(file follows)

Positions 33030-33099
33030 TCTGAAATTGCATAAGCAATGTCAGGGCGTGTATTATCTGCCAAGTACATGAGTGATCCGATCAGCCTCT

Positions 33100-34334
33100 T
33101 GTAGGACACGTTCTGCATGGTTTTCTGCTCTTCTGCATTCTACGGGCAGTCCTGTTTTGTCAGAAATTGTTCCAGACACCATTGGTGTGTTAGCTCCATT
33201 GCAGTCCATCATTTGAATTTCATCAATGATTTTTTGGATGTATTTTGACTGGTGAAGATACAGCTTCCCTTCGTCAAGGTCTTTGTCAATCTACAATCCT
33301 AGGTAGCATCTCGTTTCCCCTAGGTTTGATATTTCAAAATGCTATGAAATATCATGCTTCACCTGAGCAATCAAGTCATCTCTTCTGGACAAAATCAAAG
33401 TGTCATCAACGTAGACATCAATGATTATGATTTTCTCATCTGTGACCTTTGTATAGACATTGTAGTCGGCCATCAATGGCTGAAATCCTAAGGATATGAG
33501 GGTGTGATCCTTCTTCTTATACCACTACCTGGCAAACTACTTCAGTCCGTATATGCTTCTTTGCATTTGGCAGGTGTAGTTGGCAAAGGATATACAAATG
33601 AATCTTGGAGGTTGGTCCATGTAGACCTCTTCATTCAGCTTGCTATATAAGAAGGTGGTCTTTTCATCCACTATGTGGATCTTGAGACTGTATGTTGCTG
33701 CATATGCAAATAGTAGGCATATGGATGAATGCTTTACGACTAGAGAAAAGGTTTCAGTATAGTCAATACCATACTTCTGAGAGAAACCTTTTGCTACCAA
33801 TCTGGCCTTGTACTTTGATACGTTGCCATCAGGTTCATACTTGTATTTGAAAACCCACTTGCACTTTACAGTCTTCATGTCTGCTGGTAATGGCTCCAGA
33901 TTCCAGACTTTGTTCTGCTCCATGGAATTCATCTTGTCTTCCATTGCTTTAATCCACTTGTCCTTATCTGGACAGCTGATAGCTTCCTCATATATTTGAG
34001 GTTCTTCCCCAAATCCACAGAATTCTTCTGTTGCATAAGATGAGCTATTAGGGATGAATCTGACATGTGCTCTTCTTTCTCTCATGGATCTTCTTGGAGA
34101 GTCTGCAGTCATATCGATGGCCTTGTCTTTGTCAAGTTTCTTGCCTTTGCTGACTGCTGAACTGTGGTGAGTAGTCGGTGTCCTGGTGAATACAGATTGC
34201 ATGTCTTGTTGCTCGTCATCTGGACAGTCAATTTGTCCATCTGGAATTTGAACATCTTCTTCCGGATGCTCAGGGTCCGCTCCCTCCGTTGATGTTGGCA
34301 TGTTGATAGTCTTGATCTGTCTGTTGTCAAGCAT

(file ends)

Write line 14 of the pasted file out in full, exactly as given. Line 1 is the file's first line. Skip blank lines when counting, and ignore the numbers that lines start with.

34001 GTTCTTCCCCAAATCCACAGAATTCTTCTGTTGCATAAGATGAGCTATTAGGGATGAATCTGACATGTGCTCTTCTTTCTCTCATGGATCTTCTTGGAGA